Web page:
Like many catastrophe prone states, Florida can suffer from an abundance of public adjusters before, and immediately following, any disaster. In California it’s wildfires and earthquakes. Here it’s hurricanes.
This was brought to my attention from a series of opinion pieces by the president of the Florida Association of Public Insurance Adjusters (FAPIA)–Don Phillips was highly critical of insurers and their managed repair programs. I published my opinion which, along with correcting Phillips mischaracterizations, raised serious questions about Florida’s system of PA remuneration which subtracts stiff percentages from policyholder claim payments.
It’s this system, and the fact that less costly consumer options are available, leading many to rethink consumer advice regarding public adjusters. Such options were not present in Phillips’ Op-eds, for example.
In response to agent inquiries, I helped the Florida Association of Insurance Agents (FAIA) write a short piece on whether or not agents should ever advise their clients to retain the services of a public adjuster. Johnson Strategies has also been working with a California based consumer group, CARe, Inc., which had produced a consumer advisory titled: “A Public Adjuster May Not Be Your Best Option”. We worked together to adapt CARe’s original advisory to include Florida’s unique laws and regulations which include assistance available from the Department of Financial Services (DFS) in the form of “FREE” mediation.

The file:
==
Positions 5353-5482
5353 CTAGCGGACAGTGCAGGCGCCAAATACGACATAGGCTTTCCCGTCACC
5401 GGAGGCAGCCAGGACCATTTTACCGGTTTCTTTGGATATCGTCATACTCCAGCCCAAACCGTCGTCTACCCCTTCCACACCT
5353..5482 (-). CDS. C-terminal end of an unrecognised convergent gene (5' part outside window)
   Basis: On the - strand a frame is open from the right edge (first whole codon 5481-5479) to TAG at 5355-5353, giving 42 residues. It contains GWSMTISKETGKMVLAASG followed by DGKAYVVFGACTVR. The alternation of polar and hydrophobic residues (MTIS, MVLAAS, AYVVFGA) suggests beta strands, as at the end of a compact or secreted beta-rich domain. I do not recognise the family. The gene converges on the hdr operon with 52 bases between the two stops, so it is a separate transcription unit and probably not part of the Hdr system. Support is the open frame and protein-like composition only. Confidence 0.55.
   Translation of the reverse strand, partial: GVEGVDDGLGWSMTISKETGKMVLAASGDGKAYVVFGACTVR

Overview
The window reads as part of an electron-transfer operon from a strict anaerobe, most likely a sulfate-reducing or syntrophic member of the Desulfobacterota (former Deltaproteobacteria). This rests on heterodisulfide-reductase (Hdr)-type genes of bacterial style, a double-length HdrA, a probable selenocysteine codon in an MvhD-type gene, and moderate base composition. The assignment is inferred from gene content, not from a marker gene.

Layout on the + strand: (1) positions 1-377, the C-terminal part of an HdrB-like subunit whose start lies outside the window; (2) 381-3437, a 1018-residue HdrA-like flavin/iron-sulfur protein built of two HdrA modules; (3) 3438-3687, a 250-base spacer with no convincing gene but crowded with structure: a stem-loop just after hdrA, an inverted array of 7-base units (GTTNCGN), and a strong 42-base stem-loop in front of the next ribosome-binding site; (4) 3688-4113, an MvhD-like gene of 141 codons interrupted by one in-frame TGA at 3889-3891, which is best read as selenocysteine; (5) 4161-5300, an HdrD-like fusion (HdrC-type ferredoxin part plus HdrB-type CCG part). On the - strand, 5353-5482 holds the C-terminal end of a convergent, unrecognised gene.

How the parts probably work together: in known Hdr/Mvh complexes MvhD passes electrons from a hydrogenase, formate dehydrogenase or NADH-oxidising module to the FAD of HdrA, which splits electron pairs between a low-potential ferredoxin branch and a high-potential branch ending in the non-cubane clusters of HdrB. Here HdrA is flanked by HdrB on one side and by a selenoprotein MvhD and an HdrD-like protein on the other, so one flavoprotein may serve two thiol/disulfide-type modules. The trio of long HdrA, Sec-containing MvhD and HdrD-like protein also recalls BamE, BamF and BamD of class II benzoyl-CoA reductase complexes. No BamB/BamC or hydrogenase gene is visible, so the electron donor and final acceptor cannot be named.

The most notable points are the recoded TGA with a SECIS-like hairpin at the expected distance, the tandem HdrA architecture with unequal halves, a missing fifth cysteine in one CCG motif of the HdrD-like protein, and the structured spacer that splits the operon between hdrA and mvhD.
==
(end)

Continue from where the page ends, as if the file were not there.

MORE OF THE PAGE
The Florida version of CARe’s original advisory is available to anyone who wants it by going to my online library (see tabs above), and by choosing “Miscellaneous Documents” then scrolling to “Public Adjusters—CARe Consumer Advisory”. Feel free to download it, distribute it, tell others about it and/or provide links to other consumer organizations. Insurance agents who want to provide guidance to clients without being an advocate one way or the other can also circulate the link below via social media and other sources.
Of course, anyone can use CARe’s piece as a handout when making presentations or as a helpful guide to local newspapers which, for one reason or another, often seem to reflect only one side of the story.
Check it out: A Public Adjuster May Not Be Your Best Option.
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